Logline it! – Week 25

Writing loglines is an essential skill for screenwriters, from early development through to the pitch. In this section, we review the loglines and short synopses of the screenplays that made it into the Blacklist 2012. Learn from the feedback and perfect your own loglining skills.

by The Judges 

Serial Killer Sister

“When a Newly recruited police officer discovers that his younger sister is a serial killer, he does everything to keep anyone from finding out.”

The Judges verdict:

Paul Clarke: “This happens to be the major storyline for season seven of Dexter, just with the roles reversed.

I think it makes for an interesting  conflict. But I know nothing about the characters other than he’s a new recruit and she’s younger. Give the officer a trait, the obvious would be that he’s idealistic and believes in the law in black and white. Hence some internal conflict when it comes to saving his sister.

 “Give the officer a trait…”

Also, there needs to be some direction. Something that will happen, some endpoint or goal. Otherwise the story has no direction. He’s just going to protect her? Then what?”

Geno Scala (sharkeatingman): “One of the issues I see right off the bat is the genre. Without knowing what the “everything” implies, one can’t tell if it’s a drama, a crime drama, a comedy, or a dark comedy (yes, you can make a serial killer-themed story funny). To me, the whole logline is a bit clunky and lacks depth. It’s missing an antagonist, an obstacle and the stakes, but have an excellent starting point with the word “When”:

 ” It’s missing an antagonist, an obstacle and the stakes…”

“When a top police recruit discovers his sister is the killer terrorizing his city, he struggles to maintain his acclaimed reputation while sabotaging the detective bent on killing the killer.” (30 words)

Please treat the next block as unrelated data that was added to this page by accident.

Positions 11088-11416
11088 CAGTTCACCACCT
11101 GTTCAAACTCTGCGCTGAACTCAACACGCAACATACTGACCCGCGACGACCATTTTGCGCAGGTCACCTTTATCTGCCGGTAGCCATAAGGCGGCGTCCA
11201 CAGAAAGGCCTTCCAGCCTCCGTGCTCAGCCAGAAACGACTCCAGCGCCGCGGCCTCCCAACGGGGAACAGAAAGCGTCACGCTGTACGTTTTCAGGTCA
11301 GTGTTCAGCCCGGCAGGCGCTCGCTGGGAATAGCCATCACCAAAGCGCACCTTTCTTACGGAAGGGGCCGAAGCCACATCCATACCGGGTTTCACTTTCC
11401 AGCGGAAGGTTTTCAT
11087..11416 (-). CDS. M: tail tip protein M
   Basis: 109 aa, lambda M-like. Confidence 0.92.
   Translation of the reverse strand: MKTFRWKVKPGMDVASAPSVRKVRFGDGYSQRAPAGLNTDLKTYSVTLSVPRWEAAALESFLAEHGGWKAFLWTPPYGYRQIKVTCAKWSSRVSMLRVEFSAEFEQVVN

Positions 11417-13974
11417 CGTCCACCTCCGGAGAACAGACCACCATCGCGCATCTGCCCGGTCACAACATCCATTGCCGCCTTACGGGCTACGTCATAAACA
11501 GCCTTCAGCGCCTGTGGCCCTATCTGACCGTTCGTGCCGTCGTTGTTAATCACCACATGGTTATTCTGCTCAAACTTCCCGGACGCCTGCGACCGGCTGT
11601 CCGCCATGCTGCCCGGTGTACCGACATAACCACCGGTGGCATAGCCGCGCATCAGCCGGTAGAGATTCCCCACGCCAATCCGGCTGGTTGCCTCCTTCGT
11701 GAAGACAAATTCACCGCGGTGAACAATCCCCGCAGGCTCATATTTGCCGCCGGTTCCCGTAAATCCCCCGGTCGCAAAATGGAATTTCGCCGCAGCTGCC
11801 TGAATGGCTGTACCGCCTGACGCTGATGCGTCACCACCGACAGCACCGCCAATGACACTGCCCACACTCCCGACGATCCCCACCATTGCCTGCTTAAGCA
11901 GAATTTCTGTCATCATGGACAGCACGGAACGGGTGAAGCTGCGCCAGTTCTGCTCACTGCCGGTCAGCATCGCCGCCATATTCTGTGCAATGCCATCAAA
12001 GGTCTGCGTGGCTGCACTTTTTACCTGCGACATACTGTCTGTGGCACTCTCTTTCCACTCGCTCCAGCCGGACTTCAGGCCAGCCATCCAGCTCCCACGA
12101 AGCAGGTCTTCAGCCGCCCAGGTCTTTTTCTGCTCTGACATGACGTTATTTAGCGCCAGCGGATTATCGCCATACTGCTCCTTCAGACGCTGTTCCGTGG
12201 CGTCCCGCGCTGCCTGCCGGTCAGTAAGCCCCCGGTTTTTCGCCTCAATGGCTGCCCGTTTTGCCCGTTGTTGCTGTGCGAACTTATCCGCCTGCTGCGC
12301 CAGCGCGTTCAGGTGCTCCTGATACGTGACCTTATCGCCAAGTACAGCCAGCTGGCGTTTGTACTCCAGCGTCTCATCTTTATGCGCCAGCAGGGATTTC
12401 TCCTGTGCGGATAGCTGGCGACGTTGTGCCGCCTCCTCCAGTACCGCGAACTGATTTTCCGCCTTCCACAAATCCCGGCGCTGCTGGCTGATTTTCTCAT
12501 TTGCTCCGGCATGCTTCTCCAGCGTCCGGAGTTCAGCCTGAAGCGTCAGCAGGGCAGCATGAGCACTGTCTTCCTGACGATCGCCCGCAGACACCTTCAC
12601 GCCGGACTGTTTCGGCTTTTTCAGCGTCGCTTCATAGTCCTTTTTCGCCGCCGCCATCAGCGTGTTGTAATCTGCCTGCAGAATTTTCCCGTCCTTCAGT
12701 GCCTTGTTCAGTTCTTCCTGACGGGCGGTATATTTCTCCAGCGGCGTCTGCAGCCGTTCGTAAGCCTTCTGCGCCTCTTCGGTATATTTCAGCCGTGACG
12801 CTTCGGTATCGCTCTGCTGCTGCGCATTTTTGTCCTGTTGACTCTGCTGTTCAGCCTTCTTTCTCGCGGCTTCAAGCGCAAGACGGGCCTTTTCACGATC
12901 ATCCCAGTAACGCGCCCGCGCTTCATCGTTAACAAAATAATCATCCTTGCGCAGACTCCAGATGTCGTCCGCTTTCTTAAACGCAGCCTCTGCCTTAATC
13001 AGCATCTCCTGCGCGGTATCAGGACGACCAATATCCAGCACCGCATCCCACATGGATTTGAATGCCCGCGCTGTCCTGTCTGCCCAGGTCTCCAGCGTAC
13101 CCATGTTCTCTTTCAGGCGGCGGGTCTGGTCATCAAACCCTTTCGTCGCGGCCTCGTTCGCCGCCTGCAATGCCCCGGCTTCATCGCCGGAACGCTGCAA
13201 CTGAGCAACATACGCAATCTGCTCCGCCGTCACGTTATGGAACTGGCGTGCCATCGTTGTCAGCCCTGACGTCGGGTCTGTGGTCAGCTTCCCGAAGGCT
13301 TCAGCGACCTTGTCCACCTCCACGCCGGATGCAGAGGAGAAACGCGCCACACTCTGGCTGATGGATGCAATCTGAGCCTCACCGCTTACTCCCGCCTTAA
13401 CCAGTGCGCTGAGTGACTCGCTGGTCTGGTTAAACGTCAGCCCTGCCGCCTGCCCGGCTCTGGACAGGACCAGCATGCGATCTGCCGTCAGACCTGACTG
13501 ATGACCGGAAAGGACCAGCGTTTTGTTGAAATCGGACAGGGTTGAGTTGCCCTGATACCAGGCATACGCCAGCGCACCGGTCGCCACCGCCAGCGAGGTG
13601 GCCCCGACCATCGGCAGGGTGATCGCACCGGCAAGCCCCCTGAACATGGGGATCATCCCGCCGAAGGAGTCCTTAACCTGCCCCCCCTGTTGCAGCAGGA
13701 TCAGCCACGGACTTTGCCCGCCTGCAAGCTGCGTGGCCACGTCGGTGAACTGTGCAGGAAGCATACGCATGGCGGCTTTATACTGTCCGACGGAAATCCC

Steven Fernandez: “Two serious protagonist-related problems here from the start. Firstly, it is debatable whether a young – and presumably idealistic – policeman would be so willing to cover for his clearly unrepetent sister without any attempt to try to stop her behaviour. More profoundly, even if you could contrive your way around that, there is little prospect that your film’s audience will feel much empathy for a protagonist who has no moral conflict in abetting an unrepetent killer (she being his kid sister hardly manages as a satisfactory extenuation). In fact, he acts with greater immorality than she does, because she could be labelled as being ‘sick’, while he does not have even that excuse to hide behind.

“Your film’s audience will feel much empathy for a protagonist who has no moral conflict…”

The only way this brother-sister set up could be commercial is if the logline makes clear that the sister is being coerced to do bad and the brother is taking it upon himself to not only protect her but to hunt down the genius sociopath who is pulling her strings.

Otherwise the story concept is too fundamentally flawed to be able to be sold by any logline.”

                                 

Draft Day